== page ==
Black Ferns ‘Sevens Sisters’ by birth, Carla and Chyna Hohepa are back on the same side again, hoping to do their home province proud – in the same red, gold and black hoops their parents once wore.
It was in Dubai almost a decade ago that Carla and Chyna Hohepa first ran on to the rugby field together wearing the silver fern.
After just a handful of appearances side-by-side since that memorable moment in 2012, playing sevens for the Black Ferns, the sisters are back in the same team again for this season’s Farah Palmer Cup. And Chyna, the younger of the siblings, is leading from the front as Waikato’s vice-captain.
Chyna, who’s 30, has stamped her mark in the Waikato jersey, while Carla, 35, has played most of her rugby career in Otago. She made Dunedin her home while she studied for her conjoint degree in education and sport.
“I respect her hugely,” Carla says of Chyna. “I’d say she’s a way better rugby player than me so having her as vice-captain is pretty cool – even with me being the older sister. She definitely deserves the VC cap on her shoulders, and I can’t wait to be out on the field with her again.”
It means a lot to the Te Awamutu sisters, too, to be turning out for the province which both of their parents – Debbie and Selwyn – also played rugby for.
Waikato started the FPC season in the best way, notching up an 18-5 win over the Northland Kauri last weekend; Chyna playing at lock and Carla, who’s usually on the wing, sitting it out. This weekend they take on Taranaki at home as part of a double-header with the Mitre 10 men.
My question of whether it’s a goal for the pair to make the Black Ferns for next year’s home Rugby World Cup is met with some sideways stares and smiles through our screens as we speak over Zoom.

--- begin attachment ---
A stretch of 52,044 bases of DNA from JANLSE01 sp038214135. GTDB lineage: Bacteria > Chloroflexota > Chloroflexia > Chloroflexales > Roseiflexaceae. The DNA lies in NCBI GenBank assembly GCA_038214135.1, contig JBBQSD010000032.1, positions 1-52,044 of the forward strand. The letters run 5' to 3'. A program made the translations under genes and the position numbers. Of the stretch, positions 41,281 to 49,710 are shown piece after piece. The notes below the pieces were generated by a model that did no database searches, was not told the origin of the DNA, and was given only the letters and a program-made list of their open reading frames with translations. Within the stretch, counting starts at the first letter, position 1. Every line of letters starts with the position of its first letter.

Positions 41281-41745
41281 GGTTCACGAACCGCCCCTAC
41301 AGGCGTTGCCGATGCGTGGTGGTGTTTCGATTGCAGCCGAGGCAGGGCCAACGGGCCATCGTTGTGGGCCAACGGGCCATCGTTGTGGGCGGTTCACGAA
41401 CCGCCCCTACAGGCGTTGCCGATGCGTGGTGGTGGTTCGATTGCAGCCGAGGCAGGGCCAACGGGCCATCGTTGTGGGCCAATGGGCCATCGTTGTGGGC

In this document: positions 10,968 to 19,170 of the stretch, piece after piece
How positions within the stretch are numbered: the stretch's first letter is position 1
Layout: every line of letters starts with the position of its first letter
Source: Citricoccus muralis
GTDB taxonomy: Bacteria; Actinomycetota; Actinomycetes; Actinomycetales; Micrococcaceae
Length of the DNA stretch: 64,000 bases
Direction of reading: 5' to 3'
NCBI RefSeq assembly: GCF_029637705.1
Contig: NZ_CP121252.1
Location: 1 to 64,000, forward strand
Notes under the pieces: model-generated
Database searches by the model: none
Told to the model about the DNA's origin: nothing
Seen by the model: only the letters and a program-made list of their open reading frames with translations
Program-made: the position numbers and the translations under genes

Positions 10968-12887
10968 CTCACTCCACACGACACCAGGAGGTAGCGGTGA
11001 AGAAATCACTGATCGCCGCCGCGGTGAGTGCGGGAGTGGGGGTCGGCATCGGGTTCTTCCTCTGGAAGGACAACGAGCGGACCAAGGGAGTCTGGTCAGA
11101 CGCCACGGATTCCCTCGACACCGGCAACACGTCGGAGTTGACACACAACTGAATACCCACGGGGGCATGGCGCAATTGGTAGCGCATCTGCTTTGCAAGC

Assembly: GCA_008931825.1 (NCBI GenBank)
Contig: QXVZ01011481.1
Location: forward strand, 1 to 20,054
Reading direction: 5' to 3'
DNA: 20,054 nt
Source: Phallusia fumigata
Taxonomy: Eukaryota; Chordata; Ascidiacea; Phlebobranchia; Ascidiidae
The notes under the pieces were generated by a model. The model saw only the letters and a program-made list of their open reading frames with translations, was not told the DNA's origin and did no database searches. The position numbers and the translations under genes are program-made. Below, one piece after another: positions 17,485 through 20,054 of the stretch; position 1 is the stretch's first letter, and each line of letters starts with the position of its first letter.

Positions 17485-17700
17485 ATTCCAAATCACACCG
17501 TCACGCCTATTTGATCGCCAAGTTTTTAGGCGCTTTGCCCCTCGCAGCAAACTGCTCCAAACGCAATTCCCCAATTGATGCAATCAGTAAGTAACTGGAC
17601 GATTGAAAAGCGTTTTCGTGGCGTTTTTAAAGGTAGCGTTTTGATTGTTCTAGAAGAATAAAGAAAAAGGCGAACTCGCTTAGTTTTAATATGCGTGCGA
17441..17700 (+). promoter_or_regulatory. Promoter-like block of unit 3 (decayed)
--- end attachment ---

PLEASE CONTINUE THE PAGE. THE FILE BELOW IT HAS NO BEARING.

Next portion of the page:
“We’re real funny with goals; we’re more like just ‘get out there and do it and if it happens, it happens’. But I guess in the back of our mind you always want to hit the pinnacle of your sport,” says Carla, who’s already won world titles in both the sevens and 15s game.
The thought of playing together in the black jersey at a Rugby World Cup, though, is “unreal”.
“If I’m still lucky enough to be around in the Black Ferns jersey next year, I’ll be ecstatic to finish a career on home soil,” Carla says. “But to have my sister in the team with me, that would be the ultimate. So I hope she strives to make a spot in that team because it would be pretty epic. But for now, we’re just going to take one step at a time, one year at a time.”
With the eight Black Ferns tests that were planned for this year now cancelled, the sisters know a good step forward is performing well in the FPC. After Waikato’s lone win last season, focusing on rebuilding their provincial team is a priority.
“When we came together for the first time this year, we just wanted to talk about how culture and environment is really important. And we set our standards from day one,” says Chyna, who last year took out Waikato’s female club player of the year and the Manatiaki Award, presented to the player who best personifies the team’s values.